Republicans on the House Select Committee on Benghazi pointed to an unlikely source Friday to defend Rep. Trey Gowdy from Democratic claims that the chairman had for the first time admitted the military could not have intervened in the Sept. 2012 terror attack.

Citing a post from Media Matters for America, a Hillary Clinton-linked political group founded by Clinton loyalist David Brock, panel Republicans said Gowdy has long held that while certain military witnesses said they received a "stand-down" order the night of the attack, others said they did not.

"Gowdy Didn't Specify Whether Witnesses Said That Military Or Local Security Personnel Claim They Were Told To 'Stand Down,'" the January Media Matters post said.

Benghazi Democrats circulated part of a quote Tuesday from Gowdy, who said during an appearance on Fox News that armed forces could not have reached the U.S. diplomatic compound in time to spare the four Americans that died there in the 2012 raid.

"Whether or not they could have gotten there in time, I don't think there is any issue with respect to that — they couldn't," Gowdy had said during the interview.

Democrats on the committee highlighted the quote as further evidence for their argument that continuing the two-year investigation is fruitless given the lack of new information it has uncovered.

In recent weeks, the minority has ramped up attacks on Republican lawmakers' dealings with the Pentagon, making the case that because the military has thus far provided no information that alters the basic understanding of circumstances surrounding Benghazi, the Defense Department should not be pushed into handing over more documents and witnesses.

But in citing Media Matters Friday and, earlier this week, publishing the entirety of Gowdy's controversial Fox News quote, committee Republicans pushed back on the suggestion that the chairman had ever publicly drawn conclusions about the military's role in the Benghazi attack.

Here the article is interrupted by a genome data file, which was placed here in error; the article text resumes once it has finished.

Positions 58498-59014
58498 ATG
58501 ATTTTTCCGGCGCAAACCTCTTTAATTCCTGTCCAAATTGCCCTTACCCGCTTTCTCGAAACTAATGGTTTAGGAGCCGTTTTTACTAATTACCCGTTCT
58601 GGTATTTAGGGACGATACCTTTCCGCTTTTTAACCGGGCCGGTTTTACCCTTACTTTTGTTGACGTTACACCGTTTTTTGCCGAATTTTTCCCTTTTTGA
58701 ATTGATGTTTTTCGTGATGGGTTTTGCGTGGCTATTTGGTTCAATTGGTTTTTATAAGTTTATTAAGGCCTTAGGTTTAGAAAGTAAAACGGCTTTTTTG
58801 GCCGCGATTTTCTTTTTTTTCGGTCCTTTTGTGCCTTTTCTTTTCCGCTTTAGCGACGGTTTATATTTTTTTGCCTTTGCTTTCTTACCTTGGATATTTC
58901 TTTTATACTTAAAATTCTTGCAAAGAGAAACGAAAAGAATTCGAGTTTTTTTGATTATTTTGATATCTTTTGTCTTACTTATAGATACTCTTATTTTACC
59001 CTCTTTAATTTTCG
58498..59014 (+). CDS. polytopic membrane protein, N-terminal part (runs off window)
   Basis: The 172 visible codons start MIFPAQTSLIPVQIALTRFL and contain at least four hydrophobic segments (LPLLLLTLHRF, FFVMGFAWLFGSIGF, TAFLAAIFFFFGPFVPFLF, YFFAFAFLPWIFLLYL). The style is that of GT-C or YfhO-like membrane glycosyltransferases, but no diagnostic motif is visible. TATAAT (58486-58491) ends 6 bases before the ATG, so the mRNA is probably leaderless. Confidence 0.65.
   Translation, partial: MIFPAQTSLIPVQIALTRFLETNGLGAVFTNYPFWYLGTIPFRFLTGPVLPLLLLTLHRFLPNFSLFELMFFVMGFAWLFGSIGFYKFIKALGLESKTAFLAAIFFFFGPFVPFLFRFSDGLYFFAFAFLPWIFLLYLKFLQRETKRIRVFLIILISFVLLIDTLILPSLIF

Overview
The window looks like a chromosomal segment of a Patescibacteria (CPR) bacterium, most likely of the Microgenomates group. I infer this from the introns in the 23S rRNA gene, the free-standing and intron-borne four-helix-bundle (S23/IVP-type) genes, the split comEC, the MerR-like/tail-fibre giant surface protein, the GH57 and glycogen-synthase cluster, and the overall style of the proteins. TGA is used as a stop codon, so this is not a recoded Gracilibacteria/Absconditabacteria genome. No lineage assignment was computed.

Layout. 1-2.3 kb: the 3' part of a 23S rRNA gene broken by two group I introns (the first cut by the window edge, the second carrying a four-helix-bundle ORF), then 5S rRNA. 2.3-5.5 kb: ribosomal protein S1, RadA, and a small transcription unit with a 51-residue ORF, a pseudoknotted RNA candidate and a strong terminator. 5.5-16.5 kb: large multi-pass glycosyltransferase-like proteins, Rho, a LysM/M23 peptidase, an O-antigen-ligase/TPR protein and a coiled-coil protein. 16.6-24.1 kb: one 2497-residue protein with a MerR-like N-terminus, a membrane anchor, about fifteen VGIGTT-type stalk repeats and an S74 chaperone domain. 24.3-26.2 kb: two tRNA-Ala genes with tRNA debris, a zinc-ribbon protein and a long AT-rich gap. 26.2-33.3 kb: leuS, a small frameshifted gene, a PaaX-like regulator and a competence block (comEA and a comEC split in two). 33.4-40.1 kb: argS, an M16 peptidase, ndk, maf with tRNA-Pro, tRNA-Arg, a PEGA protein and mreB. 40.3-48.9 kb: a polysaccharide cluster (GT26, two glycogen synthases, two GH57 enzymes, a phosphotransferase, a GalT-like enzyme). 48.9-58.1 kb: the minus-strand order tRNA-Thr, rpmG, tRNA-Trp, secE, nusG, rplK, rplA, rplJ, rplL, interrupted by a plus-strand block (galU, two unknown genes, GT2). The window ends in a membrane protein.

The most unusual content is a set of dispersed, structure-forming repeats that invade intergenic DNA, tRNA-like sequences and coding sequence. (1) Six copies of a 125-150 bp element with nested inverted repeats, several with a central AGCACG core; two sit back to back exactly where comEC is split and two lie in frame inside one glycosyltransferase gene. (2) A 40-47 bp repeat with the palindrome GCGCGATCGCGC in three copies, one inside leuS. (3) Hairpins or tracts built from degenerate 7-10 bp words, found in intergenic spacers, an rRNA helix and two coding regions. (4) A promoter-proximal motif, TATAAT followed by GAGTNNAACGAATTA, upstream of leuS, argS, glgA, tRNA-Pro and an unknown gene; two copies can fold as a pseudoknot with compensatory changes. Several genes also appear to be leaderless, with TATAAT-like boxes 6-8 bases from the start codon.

For example, immediately after Gowdy stated armed forces could not have reached the compound in time to save the four victims, he noted that "the next question is, why could [they] not? Why were [they] not positioned to do it?"

Committee Republicans said Wednesday that the Department of Defense's long lags in responding to requests for records and witness interviews had contributed to more than 10,000 cumulative days of delay since the probe began, stalling the investigation months past its projected conclusion in December 2015.

Although the select committee was formed in spring 2014 due to the discovery of an email that suggested the Obama administration had, contrary to its previous claims, knowingly obscured the cause of the Benghazi attack, more recent controversy has focused on the question of whether military assets could have prevented some of the bloodshed.

An email made public in December resurrected speculation that armed forces were prepared to travel to Benghazi in the early hours of the attack before someone in the administration ordered them to stay put, a claim that is not supported by the body of available evidence.

However, the email described military forces that were "spinning" and awaiting approval in preparation to head for Benghazi — forces that ultimately did not deploy to Libya that night.

Democrats have repeatedly pushed back on the majority's attempts to question lower-level members of the military that would have knowledge of the chain of events surrounding Benghazi, arguing all such questions have been "asked and answered."